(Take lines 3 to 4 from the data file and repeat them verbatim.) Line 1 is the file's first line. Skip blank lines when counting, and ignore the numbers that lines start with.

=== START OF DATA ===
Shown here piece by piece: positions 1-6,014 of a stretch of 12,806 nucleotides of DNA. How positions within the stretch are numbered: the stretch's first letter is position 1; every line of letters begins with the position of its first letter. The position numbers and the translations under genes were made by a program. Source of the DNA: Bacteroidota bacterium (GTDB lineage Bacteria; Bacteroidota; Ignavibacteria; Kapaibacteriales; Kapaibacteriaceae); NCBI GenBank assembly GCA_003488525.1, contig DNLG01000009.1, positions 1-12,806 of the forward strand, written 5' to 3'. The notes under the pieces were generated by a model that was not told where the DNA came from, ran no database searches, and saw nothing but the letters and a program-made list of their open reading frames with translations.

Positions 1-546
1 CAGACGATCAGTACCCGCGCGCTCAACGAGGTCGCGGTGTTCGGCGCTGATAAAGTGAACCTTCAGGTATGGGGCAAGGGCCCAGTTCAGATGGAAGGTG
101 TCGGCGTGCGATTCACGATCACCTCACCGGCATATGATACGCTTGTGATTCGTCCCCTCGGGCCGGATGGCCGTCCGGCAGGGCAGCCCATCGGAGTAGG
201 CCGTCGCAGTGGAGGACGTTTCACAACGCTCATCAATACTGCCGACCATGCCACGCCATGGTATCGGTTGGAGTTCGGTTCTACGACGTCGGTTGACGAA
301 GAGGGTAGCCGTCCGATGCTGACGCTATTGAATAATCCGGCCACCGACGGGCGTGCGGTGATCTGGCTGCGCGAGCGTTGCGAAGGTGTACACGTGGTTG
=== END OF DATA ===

1 CAGACGATCAGTACCCGCGCGCTCAACGAGGTCGCGGTGTTCGGCGCTGATAAAGTGAACCTTCAGGTATGGGGCAAGGGCCCAGTTCAGATGGAAGGTG
101 TCGGCGTGCGATTCACGATCACCTCACCGGCATATGATACGCTTGTGATTCGTCCCCTCGGGCCGGATGGCCGTCCGGCAGGGCAGCCCATCGGAGTAGG